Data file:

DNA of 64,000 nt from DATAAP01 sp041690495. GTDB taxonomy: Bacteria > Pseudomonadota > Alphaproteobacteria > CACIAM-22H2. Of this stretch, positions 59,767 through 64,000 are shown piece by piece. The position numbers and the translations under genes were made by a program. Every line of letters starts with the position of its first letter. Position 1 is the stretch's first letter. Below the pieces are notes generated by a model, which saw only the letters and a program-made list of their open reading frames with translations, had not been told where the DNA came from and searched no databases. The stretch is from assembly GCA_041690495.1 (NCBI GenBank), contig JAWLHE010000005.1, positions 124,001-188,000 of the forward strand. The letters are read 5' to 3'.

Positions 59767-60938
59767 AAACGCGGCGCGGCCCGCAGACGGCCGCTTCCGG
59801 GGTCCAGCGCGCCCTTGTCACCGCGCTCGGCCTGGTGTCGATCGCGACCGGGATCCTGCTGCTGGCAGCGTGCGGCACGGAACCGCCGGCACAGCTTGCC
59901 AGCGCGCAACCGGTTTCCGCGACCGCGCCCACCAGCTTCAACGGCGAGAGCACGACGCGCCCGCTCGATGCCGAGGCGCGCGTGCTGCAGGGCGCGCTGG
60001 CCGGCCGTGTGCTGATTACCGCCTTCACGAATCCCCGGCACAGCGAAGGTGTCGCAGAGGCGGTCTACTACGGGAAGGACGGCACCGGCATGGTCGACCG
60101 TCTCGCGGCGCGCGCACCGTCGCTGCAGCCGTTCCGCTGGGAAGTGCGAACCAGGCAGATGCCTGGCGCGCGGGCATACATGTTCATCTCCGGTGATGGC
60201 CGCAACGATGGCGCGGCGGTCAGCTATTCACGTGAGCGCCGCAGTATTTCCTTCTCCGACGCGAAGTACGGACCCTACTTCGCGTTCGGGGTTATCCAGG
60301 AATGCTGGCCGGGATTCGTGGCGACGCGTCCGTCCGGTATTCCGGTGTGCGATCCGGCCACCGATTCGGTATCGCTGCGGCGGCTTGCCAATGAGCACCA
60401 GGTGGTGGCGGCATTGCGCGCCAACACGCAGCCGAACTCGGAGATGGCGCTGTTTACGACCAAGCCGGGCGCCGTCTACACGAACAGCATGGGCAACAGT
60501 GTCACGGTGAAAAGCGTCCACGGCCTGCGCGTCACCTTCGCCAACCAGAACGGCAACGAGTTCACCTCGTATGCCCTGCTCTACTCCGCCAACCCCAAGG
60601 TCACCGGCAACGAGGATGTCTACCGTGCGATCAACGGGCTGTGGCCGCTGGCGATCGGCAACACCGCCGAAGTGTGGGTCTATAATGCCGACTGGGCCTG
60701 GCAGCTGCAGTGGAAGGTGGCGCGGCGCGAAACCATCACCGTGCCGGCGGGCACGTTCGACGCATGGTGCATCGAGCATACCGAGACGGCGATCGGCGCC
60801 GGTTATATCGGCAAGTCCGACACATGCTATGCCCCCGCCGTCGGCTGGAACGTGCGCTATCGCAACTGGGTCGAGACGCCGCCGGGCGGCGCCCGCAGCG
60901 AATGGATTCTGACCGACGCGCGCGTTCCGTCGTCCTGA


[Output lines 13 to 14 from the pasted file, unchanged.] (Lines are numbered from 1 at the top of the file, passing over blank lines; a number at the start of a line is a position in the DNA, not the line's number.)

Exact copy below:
60701 GCAGCTGCAGTGGAAGGTGGCGCGGCGCGAAACCATCACCGTGCCGGCGGGCACGTTCGACGCATGGTGCATCGAGCATACCGAGACGGCGATCGGCGCC
60801 GGTTATATCGGCAAGTCCGACACATGCTATGCCCCCGCCGTCGGCTGGAACGTGCGCTATCGCAACTGGGTCGAGACGCCGCCGGGCGGCGCCCGCAGCG